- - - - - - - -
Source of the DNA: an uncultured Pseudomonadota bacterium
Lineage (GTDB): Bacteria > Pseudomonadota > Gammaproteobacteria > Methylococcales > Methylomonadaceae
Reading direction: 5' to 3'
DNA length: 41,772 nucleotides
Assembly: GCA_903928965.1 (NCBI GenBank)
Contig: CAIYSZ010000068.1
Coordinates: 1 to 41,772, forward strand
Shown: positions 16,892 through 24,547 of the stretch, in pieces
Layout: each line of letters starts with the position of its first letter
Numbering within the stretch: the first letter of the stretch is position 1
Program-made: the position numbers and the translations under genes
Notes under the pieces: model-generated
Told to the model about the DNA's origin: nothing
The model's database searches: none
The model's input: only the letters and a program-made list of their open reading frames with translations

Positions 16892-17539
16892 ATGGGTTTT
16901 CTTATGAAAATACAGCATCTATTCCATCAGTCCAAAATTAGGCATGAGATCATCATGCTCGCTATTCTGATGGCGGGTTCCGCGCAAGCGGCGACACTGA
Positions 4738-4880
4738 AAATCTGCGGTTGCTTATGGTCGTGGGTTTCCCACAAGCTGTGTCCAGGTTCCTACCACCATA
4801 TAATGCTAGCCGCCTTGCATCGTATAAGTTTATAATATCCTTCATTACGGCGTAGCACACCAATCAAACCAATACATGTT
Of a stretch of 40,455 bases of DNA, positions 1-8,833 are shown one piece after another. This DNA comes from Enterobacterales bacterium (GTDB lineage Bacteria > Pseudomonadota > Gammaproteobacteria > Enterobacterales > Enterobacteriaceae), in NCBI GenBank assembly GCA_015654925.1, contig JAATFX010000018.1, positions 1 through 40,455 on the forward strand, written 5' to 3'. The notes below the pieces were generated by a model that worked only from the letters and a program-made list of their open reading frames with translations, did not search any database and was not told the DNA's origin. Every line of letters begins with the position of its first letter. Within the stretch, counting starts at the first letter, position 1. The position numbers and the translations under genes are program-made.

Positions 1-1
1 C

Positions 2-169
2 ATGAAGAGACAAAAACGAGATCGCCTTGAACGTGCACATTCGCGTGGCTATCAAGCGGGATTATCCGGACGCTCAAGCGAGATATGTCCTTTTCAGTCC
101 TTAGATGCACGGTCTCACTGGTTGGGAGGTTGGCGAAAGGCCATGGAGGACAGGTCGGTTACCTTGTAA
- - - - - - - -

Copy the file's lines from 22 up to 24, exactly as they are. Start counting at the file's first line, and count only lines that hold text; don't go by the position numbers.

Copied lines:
Of a stretch of 40,455 bases of DNA, positions 1-8,833 are shown one piece after another. This DNA comes from Enterobacterales bacterium (GTDB lineage Bacteria > Pseudomonadota > Gammaproteobacteria > Enterobacterales > Enterobacteriaceae), in NCBI GenBank assembly GCA_015654925.1, contig JAATFX010000018.1, positions 1 through 40,455 on the forward strand, written 5' to 3'. The notes below the pieces were generated by a model that worked only from the letters and a program-made list of their open reading frames with translations, did not search any database and was not told the DNA's origin. Every line of letters begins with the position of its first letter. Within the stretch, counting starts at the first letter, position 1. The position numbers and the translations under genes are program-made.

Positions 1-1
1 C